Parents aren't immune from lawsuits filed by their children if they have sexually abused them, Florida's Supreme Court says.
In the interest of "family harmony," children in Florida have long been barred from suing their parents in nearly all cases.
But that changed Thursday when the Florida Supreme Court said a 26-year-old Miami-Dade County man can sue the adoptive father who he says sexually abused him.
"It's a great decision, and it opens the doors of the court to sexually abused children to sue their parents," said David C. Rash, attorney for the son. "It's a tremendous moral victory for these kids."
Even though parents normally are immune from lawsuits filed by their children, the court said immunity doesn't make sense when parents sexually abuse children.
"The immunity can have no justification in such cases of intentional and malicious sexual abuse, for in those cases the inescapable conclusion is that the family fabric has already been tragically disrupted by the serious misconduct alleged," the court said in a 6-1 decision written by Justice Harry Lee Anstead.
Mabel Bexley, executive director of the Spring, a domestic violence shelter in Tampa, had not seen the decision but said, "It sounds like a significant gain for child victims."
The decision opens the doors of civil courts to child-vs.-parent disputes, but it's a narrow opening. Thursday's decision addresses only children who sue because of "intentional sexual abuse perpetrated by a parent," not those who suffer other kinds of harm.
To clarify its point, the court cited a similar North Carolina Supreme Court decision that said, "In no way do we intend to indicate that reasonable parental decisions concerning children should be reviewed in the courts of this state."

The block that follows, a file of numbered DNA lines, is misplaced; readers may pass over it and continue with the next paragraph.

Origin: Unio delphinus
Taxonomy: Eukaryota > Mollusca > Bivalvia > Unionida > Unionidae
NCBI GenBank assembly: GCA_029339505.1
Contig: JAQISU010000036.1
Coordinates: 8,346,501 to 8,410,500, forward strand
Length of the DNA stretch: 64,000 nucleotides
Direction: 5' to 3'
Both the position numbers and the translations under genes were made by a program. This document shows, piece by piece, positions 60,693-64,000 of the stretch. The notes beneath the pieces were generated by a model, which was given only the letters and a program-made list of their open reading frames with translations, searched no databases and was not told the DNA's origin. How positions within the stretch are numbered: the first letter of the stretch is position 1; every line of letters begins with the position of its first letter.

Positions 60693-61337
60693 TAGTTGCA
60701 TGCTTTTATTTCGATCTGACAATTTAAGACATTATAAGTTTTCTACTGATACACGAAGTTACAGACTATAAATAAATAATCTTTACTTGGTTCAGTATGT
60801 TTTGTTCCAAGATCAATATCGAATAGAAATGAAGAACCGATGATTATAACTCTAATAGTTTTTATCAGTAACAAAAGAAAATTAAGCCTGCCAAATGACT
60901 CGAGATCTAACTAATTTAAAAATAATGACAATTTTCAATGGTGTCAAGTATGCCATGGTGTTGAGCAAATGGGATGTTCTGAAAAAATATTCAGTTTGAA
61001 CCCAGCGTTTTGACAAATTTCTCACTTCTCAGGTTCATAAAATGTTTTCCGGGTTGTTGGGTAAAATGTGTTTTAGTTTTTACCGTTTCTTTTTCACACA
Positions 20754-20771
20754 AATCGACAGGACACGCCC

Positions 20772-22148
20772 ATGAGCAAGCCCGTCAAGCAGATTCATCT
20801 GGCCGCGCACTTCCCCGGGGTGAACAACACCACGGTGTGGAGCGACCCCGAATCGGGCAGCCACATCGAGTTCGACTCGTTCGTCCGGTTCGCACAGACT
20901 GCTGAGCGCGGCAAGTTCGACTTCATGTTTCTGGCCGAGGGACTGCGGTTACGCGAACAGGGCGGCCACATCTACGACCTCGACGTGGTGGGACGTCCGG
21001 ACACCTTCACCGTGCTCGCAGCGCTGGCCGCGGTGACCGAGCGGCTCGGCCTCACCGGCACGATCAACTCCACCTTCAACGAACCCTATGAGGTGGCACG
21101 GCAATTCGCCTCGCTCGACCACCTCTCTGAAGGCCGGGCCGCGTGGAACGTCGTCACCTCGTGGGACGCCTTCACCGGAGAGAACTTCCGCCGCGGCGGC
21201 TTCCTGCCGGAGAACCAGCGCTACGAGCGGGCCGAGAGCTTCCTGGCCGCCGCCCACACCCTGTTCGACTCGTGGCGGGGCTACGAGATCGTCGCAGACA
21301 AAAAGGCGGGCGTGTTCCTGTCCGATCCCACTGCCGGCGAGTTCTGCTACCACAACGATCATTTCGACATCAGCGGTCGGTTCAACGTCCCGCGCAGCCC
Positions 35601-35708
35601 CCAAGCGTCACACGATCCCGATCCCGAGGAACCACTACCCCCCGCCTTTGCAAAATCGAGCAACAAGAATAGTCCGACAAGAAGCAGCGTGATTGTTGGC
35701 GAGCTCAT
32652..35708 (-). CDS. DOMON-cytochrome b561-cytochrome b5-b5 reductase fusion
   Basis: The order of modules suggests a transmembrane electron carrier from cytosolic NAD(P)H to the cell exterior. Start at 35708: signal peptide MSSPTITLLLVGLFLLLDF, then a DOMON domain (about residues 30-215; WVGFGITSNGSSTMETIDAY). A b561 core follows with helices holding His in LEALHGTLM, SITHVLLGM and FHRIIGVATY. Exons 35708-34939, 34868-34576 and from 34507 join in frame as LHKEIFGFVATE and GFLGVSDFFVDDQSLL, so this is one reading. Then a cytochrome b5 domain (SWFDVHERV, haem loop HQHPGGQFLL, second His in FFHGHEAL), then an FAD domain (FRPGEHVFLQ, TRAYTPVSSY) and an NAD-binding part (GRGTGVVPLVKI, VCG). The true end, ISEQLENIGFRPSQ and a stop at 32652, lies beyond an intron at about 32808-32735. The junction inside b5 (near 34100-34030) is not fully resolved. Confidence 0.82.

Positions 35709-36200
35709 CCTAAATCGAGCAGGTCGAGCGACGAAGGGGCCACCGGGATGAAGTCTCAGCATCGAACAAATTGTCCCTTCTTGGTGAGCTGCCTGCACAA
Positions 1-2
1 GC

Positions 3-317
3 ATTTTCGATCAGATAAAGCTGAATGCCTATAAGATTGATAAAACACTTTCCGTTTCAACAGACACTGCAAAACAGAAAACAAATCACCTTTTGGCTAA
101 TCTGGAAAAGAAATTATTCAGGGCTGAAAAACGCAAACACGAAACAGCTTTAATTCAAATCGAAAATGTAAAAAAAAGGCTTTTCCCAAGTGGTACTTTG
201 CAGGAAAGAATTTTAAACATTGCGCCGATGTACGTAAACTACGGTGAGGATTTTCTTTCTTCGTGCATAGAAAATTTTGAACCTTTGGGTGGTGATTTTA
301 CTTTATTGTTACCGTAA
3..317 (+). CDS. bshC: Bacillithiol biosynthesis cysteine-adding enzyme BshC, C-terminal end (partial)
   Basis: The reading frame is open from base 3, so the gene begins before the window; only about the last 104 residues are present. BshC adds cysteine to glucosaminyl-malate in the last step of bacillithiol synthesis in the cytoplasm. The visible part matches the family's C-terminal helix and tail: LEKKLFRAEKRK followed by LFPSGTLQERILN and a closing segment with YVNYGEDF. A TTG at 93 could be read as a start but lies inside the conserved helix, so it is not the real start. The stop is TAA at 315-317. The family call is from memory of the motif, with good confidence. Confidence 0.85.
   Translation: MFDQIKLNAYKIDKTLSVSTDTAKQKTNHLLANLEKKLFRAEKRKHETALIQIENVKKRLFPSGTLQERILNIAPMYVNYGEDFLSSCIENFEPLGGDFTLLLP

The father in the Miami-Dade case was a foster parent who took the 13-year-old boy into his North Miami Beach home in 1988 and later adopted him. Four years ago, the son filed a civil lawsuit against the father, claiming repeated sexual abuse.
The trial court in Miami-Dade County dismissed the case, citing the doctrine of parental immunity.
A state appeals court reversed that decision and provided an overview of the parental immunity concept, which has appeared in U.S. court decisions for more than a century.
Eleven states have abandoned the doctrine altogether, and others, including Florida, have created exceptions to it. Florida previously has recognized the right of children to sue parents in certain cases in which an accident has occurred and the child is seeking to make an insurance claim.
The Florida court's decision means the son in this case now has the chance to pursue the lawsuit against the father.
Police investigated the allegations, but authorities never filed criminal charges, Rash said.
Why would anyone need to sue his parents in such a case? Just as you might sue a neighbor who punches you in the nose and use the monetary damages to pay for medical expenses, a sexual abuse victim might sue and recover money for therapy, Rash said. He said few victims would recover substantial sums from abusive parents.
Justices Anstead, Leander Shaw, Barbara Pariente, R. Fred Lewis, Peggy Quince and Major Harding agreed that the parental immunity doctrine should not extend to sexual abuse lawsuits. The decision noted that some people could file false claims, but it said the judicial process already is prepared to address that.
Chief Justice Charles Wells was the lone dissenter, saying, "I am concerned that this decision will be used to foster litigation involving children in instances in which the real battle is between the two parents."